The Shape of an Inflatable Membrane
The Faculty of Informatics is pleased to announce a seminar given by Frank Baginski
DATE: Tuesday, September 18th, 2012
PLACE: University of Lugano, room A21, Red building (Via G. Buffi 13)
Thin light-weight inflatable membranes are an important class of aerospace structures that includes high- altitude large scientific balloons, aerodynamic decelerators, and large aperture deployable antennas. When a membrane is very thin, it is unable to support compressive stresses and, in response, wrinkles or forms internal folds of excess material with large regions of self-contact. This behavior, as well as issues related to scaling of large structures, complicates the challenge of developing reliable analytical tools for modeling and prediction. In this talk, we will explore related questions using numerical models and compare our predictions with observations from experimental data.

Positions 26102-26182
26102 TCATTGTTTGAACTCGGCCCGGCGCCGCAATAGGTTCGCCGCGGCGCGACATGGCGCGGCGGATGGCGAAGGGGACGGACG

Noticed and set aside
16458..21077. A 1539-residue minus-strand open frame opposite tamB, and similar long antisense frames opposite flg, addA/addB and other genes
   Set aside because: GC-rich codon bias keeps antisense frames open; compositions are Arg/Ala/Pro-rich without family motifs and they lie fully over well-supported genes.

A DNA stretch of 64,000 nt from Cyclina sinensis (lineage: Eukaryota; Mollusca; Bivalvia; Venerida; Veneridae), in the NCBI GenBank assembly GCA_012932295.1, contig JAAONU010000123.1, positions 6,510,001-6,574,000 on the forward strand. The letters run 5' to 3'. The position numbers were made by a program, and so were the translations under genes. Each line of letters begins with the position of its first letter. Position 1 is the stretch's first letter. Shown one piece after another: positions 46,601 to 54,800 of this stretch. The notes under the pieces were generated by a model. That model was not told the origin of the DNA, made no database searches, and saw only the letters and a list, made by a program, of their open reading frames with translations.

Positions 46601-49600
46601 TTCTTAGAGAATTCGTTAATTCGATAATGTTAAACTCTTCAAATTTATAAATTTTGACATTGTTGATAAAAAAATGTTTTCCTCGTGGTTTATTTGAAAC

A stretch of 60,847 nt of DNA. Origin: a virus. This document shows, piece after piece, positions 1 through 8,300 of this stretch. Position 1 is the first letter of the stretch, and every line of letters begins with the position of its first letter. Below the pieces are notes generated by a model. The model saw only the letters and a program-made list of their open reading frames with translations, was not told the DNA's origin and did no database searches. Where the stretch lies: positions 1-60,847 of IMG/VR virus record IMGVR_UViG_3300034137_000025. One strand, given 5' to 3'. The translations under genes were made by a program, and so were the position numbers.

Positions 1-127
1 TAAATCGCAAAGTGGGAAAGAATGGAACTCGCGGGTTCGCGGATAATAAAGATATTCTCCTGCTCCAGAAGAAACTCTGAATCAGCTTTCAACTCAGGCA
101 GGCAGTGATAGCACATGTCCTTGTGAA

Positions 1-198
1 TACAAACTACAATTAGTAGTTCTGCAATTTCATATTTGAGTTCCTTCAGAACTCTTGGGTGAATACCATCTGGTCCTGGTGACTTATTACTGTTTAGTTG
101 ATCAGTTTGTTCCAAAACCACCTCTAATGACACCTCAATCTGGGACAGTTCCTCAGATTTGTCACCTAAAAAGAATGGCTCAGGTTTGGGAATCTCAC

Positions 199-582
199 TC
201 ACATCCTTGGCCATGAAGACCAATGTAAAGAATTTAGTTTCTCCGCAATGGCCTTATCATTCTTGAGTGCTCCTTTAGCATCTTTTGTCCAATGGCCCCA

Frank Baginski is Professor of Mathematics at The George Washington University. He received his Ph.D. in Applied Mathematics from the University of Massachusetts at Amherst in 1985. Professor Baginski has been a visiting scholar at the Center for Geometry Analysis Numerics & Graphics at the University of Massachusetts and the Center for Nonlinear Partial Differential Equations, Institute for Applied Mathematics, University of Bonn. He was a 1992 NASA Summer Faculty Fellow at the NASA Balloon Program Office, Wallops Island, Virginia and a 2011 NASA Glenn Summer Faculty Fellow at the Antenna and Optical System Branch, Cleveland, Ohio. His research interests include nonlinear partial differential equations with applications to cell membranes, minimal surfaces, elastic shells, large scientific balloons, large aperture inflatable antennas and inflatable aerodynamic decelerators.
HOST: Prof. Rolf Krause